Fifth time unlucky

Magistrate remands man who reappears in court on counterfeit charges again

A 42-year-old man ran out of chances when he appeared in a Bridgetown court Wednesday charged with possession of counterfeit money – his fifth such charge in as many years.

John Nathaniel Bancroft, of Odessa McClean Drive, St Michael, is charged with having in his possession, without lawful authority or excuse, two forged US$50 bank notes, purporting them to be genuine notes issued by the Federal Reserve of New York, knowing them to be forged.

He was not required to plead to the indictable charge when he went before Magistrate Douglas Frederick in the District ‘A’ Magistrates’ Court Wednesday morning.

Prosecutor Station Sergeant Neville Watson objected to bail for the accused man on the grounds that he is currently on three sets of bail from Frederick’s court for similar offences which allegedly occurred in 2012, 2014, and January this year, and on another set of bail from the No. 2 District ‘A’ Criminal Court.

Watson also pointed out that Bancroft had 13 antecedents, ten of which were for dishonesty.

“He has a propensity to be dishonest and his track record for coming to court is not the best,” the prosecutors said, also pointing to the nature and seriousness of the offence.

“The alleged brazenness attached to the [offence], Sir, [is that] it is alleged [that] he was in court when he was caught passing the money,” the Crown’s representative revealed.

However, attorney-at-law Mohia Ma’at, in seeking to get his client out on bail for a fifth successive time, argued that anyone could find themselves in a similar situation.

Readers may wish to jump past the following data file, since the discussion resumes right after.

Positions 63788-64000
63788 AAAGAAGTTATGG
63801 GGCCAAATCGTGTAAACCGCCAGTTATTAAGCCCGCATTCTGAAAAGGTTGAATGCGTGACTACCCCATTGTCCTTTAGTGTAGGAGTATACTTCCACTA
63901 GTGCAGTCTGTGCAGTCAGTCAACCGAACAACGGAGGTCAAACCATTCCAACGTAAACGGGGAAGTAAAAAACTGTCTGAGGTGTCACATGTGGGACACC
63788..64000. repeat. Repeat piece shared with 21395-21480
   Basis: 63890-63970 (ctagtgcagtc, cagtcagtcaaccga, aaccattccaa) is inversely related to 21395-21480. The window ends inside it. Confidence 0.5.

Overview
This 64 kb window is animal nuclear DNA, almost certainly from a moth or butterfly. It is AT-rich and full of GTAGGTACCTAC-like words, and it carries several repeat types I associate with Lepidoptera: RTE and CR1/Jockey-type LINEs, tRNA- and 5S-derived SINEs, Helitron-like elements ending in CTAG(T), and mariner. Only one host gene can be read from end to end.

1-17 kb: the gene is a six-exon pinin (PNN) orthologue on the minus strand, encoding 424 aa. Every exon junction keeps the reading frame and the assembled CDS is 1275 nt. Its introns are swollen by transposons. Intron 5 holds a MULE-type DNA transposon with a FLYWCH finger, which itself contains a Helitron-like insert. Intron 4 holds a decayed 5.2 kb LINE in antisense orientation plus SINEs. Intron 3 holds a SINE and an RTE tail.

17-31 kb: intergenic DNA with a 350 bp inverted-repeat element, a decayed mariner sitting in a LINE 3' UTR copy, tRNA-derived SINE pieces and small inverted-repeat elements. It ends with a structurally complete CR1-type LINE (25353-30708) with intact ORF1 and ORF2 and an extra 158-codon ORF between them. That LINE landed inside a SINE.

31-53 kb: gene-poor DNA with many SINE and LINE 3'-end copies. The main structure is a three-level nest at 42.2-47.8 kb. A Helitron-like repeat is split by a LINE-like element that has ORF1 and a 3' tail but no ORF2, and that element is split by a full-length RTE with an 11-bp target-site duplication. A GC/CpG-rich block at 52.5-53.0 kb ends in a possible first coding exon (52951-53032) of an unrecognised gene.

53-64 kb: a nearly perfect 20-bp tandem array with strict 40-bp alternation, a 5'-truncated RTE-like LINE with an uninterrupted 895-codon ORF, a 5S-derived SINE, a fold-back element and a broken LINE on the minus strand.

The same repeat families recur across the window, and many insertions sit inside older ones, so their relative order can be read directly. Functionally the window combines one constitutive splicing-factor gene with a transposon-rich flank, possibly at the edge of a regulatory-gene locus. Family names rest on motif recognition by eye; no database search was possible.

“Any person in the court . . . stands liable to such a charge,” Ma’at stated.

In making his point, the lawyer said he had seen a warning posted on the Central Bank’s website as recently as January that residents should be on the lookout for counterfeit money.

“[So you see] how simple anyone could fall into such a situation,” Ma’at said.

It was at this point that Magistrate Frederick intervened and told the attorney that his client “keeps attracting these unfortunate circumstances”.

“Lightning striking about four times . . . in the same place?” the magistrate questioned.

Ma’at then noted that the first charge leveled against his client was in 2012 and more than five years later it was still at the preliminary inquiry stage and going nowhere fast.

“This charge is saying to people to go out there and check your money; . . . buy a counterfeit machine which costs about $350. He is still a fit and proper candidate for bail given the nature of the charge,” Ma’at argued.

However, the prosecutor insisted that Bancroft was the one who had frustrated the process in his case by, among other things, failing to show up for court on the given dates.

The magistrate then questioned Bancroft about who was the judicial officer that had given him three chances in the past.

“You, Sir,” Bancroft responded.

“I gave you three sets of bail and you are asking for bail again? If they don’t start the matter in due course, then I will give you bail,” the magistrate said.

“It will be unreasonable for me to give you bail [at this time],” Frederick added, as he remanded the accused man to HMP Dodds until April 12.

One Response to Fifth time unlucky

  1. Janet Bishop
    Janet Bishop March 15, 2017 at 11:46 pm



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